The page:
I’m feeling better today, thank you, and I hope you are too. As was the case for most of you in the Ricochetti, it was a long and dark week here in the Dunphy house, ever since the news came that Ohio – and the election itself – would disappoint. Disconsolate was the mood for a few days, but we are determined that gloominess not give way to despair. And so . . .
I mostly confine myself in these postings to commentary on law enforcement matters. It is in police work, after all, that I have made my living for 30 years or so, and the reader may therefore presume that in that time I have developed sufficient expertise to shed light on issues of crime and punishment. On politics, however, the roster here at Ricochet is well stocked with people much more qualified than I to offer opinions. But still, I have found over these 30 years that lessons learned on the streets of Los Angeles can sometimes be applied to national and even international events.
In 1997, the Los Angeles Police Department was enduring the aftermath of a scandal. A change in leadership brought new policies whose effect was to discourage police officers from doing police work. Murders in the city had been decreasing steadily since the high-water mark of 1,092 set in 1992. In 1998, there were 419 murders in the city, but by 2002 the number had gone up to 647, an increase directly attributable to a demoralized police force in which the goals of preventing and solving crimes were subordinated to that of avoiding trouble.
And so it is on the world stage. A sentiment often expressed among a war-weary populace is that America should not be the world’s policeman. It’s a tidy little adage, one that gives the speaker the air of wisdom and authority but, on closer examination, is revealed to be just so much bilge. The world, like cities, needs authority figures to maintain order, and for the last 70 years that authority figure has been the United States of America. We’ll never know how much mischief around the globe has been prevented by planting the thought in any number of would-be troublemakers’ heads that a step too far out of line would invite a cruise missile through the palace window or a visit from some angry Marines.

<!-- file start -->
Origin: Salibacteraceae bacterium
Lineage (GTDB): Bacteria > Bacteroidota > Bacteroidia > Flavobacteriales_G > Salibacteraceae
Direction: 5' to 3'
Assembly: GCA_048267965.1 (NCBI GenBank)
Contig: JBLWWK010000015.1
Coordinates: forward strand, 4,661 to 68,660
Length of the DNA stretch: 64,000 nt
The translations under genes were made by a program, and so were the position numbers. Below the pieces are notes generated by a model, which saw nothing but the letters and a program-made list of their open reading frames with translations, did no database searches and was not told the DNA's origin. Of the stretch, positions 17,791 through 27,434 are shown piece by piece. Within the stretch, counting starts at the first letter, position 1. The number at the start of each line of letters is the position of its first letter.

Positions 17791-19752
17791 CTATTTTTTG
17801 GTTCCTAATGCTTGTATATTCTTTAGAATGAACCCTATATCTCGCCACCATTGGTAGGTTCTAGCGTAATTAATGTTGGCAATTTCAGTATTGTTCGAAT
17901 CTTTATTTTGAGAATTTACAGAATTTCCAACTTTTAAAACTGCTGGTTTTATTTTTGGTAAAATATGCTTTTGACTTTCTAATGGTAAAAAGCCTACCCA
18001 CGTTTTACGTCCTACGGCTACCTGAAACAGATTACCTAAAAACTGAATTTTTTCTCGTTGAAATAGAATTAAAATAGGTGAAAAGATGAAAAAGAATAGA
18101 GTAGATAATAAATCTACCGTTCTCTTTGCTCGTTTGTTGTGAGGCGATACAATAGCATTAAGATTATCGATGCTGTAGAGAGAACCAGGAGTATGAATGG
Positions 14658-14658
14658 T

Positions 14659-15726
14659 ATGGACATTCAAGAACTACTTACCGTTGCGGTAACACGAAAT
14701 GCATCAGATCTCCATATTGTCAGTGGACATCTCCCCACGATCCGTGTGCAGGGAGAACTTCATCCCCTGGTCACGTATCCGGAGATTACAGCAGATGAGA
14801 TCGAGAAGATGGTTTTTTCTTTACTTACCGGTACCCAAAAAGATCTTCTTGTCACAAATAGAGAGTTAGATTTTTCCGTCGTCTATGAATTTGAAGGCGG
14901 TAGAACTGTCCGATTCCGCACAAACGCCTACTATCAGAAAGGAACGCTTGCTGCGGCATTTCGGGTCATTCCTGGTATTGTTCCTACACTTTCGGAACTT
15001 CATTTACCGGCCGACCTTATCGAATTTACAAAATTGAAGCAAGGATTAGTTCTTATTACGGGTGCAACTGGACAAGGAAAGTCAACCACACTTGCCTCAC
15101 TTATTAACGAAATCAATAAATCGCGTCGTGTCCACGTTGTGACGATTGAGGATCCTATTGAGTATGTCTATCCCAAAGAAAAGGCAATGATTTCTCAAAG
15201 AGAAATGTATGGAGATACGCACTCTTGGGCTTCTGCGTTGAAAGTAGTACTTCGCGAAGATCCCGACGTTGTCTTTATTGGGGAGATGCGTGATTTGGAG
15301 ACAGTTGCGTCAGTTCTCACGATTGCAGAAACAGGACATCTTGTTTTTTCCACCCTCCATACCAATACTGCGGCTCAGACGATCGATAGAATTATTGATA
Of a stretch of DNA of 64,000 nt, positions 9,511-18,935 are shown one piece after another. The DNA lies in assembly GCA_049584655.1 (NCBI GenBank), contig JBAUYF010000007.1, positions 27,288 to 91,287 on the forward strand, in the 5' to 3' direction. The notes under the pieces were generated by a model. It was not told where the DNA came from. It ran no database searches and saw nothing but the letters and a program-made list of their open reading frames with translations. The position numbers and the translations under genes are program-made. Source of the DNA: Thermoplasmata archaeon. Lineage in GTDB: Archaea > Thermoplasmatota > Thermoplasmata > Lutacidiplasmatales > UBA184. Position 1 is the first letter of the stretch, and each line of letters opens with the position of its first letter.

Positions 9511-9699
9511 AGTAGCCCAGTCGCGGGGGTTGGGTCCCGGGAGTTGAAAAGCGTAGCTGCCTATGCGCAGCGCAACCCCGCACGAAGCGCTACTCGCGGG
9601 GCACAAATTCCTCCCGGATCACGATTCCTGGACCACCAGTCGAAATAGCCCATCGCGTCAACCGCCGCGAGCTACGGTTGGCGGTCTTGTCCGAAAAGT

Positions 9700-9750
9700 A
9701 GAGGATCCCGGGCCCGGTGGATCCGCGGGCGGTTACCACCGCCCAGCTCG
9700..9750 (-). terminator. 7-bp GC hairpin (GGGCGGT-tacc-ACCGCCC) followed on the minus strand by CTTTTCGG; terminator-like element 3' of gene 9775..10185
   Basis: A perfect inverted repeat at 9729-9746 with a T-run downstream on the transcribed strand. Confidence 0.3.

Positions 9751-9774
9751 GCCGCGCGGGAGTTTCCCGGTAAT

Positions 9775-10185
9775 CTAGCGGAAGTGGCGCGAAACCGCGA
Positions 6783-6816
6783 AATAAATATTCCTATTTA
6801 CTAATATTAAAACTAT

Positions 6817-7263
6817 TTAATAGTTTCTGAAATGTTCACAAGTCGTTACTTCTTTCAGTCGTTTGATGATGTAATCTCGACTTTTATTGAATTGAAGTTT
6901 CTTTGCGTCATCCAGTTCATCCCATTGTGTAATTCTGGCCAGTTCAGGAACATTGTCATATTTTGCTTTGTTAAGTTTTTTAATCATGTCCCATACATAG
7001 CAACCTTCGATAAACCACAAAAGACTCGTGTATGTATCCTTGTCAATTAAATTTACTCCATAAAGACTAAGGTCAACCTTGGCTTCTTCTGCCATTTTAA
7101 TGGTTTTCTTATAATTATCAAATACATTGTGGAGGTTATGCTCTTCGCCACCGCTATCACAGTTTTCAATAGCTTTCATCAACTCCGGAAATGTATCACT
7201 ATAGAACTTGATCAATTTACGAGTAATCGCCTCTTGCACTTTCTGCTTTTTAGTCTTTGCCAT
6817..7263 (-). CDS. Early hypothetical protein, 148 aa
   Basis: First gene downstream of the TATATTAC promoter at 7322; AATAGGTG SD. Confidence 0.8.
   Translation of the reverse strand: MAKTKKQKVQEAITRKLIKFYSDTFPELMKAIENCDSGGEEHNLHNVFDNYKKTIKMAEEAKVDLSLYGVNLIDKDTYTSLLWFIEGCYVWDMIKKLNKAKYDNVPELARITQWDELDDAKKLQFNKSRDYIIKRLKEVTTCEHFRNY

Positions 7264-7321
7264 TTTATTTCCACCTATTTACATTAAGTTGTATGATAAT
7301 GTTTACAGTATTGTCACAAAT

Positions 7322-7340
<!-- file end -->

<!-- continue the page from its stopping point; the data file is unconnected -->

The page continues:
With President Obama’s reelection, the world’s cop will be taking it easy, hanging around the station and not deterring the hoodlums by walking the beat. And if it will not be the United States that maintains order, who then? Perhaps no one, in which case the crime wave that ensues may envelop some who today feel so secure as to take the guards off the fence. Or perhaps order will be imposed by some other nation, one whose interests do not coincide with our own. We’ll only know when it happens. In 1935, would anyone have imagined that Germany, Japan, and Italy would soon form an alliance and seek to rule the world? They saw America as weak, and by the time she showed her strength, millions had been slaughtered.
We may busy ourselves in talking about turnout models and demographics and gender gaps and all the other esoterica surrounding our political choices, but as we do so the world is watching and sizing us up, wondering if we’ll respond to provocation. I am less than confident in Mr. Obama’s commitment to keeping the world safe.
While walking the Dunphy dog through the neighborhood last night, I passed a house in whose yard was proudly displayed, perhaps defiantly displayed, a Romney-Ryan sign. I wanted to knock on the door, shake these neighbors’ hands, pat their children on the head, and give their dog a bone. The mere act of displaying that sign days after a losing effort tells me that family has not abandoned the fight, that they have not allowed themselves to be given over to the despondency now gripping so many on our side as it is celebrated by so many on the other.
There is too much at stake to quit. The midterms are two years away. We march on.